Role of Antigen Reactive T Cells in Multiple Sclerosis


The William S. and Lois Stiles Edgerly Professor of Neurology and Professor of Immunobiology, and Neurologist-in-Chief at Yale-New Haven Hospital spoke to the findings of a recent assessment of T cells in multiple sclerosis. [WATCH TIME: 4 minutes]

WATCH TIME: 4 minutes

David A. Halfer, MD, FANA: We've known for a long time that MS is a genetically mediated autoimmune disease. We've identified over 230 genetic variants which are associated with a risk of developing the disease. But it's not just the genes, it’s the bad interaction between genes the environment. In terms of the actual cause of the disease, the working model is that autoreactive T cells—T cells reactive to myelin antigens—become activated, go into the nervous system, and cause tissue destruction. That's based on animal models and a fair amount of experimental work.

The question is, why did these T cells get activated? A major finding the field of immunology is a new population of T cells, called regulatory T cells, expressing the transcription factor Foxp3. They were discovered in mice and shown to be very important in an animal model for autoimmunity. Our lab identified these cells in humans back in the early 2000s, and then showed they're defective in patients with MS. We went on to show that rather than being suppressive cells, they are more effective T regs. We wanted to know what was the mechanism—that is, what is the molecular mechanism—that led to this defect in regulatory T cells, which then allow autoreactive T cells to become unbridled attack the brain?

We did a very simple experiment we took over 50 patients with MS—these are new-onset patients coming into Yale-New Haven Hospital, who had not had previous disease, and had not ever received any therapy, and compared to the age match controls. We extracted the RNA from these regulatory T cells, called T regs, and asked what was different. We, in fact, found one transcription factor that was different between the T regs in patients with MS compared to controls. This is unpublished work, but the name of the transcription factor is PRDM1—that’s the RNA—and the protein is called BLIMP-1. BLIMP-1 has been previously associated, in mice, with regulatory T cell function.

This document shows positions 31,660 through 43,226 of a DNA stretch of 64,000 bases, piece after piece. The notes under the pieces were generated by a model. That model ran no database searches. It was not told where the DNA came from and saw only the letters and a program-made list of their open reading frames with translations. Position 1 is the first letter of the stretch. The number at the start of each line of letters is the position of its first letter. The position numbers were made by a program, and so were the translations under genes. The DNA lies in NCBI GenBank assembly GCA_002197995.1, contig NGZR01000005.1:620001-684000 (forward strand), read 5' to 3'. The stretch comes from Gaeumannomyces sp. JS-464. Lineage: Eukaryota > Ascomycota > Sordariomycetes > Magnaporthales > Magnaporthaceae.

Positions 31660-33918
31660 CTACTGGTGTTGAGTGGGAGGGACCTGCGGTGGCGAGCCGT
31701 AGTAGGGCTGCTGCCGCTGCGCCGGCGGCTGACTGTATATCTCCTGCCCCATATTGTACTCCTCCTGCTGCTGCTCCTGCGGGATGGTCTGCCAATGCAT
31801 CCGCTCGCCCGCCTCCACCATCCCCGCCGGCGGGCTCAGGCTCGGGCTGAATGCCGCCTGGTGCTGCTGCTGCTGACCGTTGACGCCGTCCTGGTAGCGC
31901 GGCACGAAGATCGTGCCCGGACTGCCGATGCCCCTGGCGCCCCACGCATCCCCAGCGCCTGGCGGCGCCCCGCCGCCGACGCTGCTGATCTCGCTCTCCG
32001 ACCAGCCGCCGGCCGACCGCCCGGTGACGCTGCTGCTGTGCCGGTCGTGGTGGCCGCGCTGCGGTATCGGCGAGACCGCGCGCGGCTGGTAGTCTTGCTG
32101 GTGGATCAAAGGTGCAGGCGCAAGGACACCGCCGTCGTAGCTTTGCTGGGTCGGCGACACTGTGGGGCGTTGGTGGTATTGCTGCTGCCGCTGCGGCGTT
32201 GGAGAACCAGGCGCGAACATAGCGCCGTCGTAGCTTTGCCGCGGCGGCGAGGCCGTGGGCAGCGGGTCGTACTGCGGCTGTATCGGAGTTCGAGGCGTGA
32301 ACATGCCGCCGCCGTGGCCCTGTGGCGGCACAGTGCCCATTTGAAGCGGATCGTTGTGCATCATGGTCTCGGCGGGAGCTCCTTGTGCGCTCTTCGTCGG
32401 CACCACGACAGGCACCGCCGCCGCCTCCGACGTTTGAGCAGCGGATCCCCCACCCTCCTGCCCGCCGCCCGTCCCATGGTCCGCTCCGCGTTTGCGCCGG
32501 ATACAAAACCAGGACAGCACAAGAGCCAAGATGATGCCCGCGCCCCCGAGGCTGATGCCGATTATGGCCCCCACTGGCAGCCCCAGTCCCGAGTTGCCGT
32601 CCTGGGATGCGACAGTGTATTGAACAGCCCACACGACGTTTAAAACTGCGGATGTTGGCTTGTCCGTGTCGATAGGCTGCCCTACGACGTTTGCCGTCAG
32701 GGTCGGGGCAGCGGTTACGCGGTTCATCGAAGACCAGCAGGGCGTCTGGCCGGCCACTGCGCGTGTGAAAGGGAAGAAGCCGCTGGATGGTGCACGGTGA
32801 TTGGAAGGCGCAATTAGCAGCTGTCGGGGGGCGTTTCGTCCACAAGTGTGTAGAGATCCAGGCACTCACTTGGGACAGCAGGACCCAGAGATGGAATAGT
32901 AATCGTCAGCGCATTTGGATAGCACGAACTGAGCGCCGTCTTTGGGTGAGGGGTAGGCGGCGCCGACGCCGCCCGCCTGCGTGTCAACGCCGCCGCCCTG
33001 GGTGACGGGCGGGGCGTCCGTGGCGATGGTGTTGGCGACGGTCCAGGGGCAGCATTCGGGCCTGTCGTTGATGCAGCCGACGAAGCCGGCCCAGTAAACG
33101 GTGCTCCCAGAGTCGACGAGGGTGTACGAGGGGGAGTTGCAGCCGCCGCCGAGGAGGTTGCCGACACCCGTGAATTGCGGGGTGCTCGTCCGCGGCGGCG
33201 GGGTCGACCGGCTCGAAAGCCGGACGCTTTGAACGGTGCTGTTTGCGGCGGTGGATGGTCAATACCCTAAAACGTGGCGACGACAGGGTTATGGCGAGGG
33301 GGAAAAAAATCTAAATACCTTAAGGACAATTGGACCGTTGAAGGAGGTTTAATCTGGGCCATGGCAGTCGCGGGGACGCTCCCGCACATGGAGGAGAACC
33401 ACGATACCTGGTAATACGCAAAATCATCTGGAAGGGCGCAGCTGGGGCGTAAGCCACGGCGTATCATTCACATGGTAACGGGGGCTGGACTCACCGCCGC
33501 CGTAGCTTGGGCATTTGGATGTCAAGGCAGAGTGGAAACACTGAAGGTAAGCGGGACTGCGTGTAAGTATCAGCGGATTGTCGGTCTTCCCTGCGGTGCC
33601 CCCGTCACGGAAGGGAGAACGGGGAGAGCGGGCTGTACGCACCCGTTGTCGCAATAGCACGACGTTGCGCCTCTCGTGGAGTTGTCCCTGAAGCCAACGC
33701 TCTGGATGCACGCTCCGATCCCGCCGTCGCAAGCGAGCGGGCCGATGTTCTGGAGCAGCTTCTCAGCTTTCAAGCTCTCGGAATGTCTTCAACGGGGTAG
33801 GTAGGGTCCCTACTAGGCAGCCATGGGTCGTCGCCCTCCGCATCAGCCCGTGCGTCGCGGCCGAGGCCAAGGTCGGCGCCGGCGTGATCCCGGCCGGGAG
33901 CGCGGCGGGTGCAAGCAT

We then looked at other autoimmune diseases, where there were also defects in T regs, and found this was also altered on T reg populations, so it appears to be common among different autoimmune diseases. The question is, why is it dysregulated? We then took this protein and transfected it into a T reg and then asked what the protein network is and identified a particular kinase, SGK1, that was induced. Why is that of interest? But we previously had shown that salt, which we believe is a risk factor for MS, was increased in the tissue of patients with MS. This is driven by SGK1. So this PRDM1-SGK1 access is fundamental in the loss of regulation of T cells in patients with MS, and suggests a link between the environment and immune dysfunction in patients with the disease.

Transcript edited for clarity.

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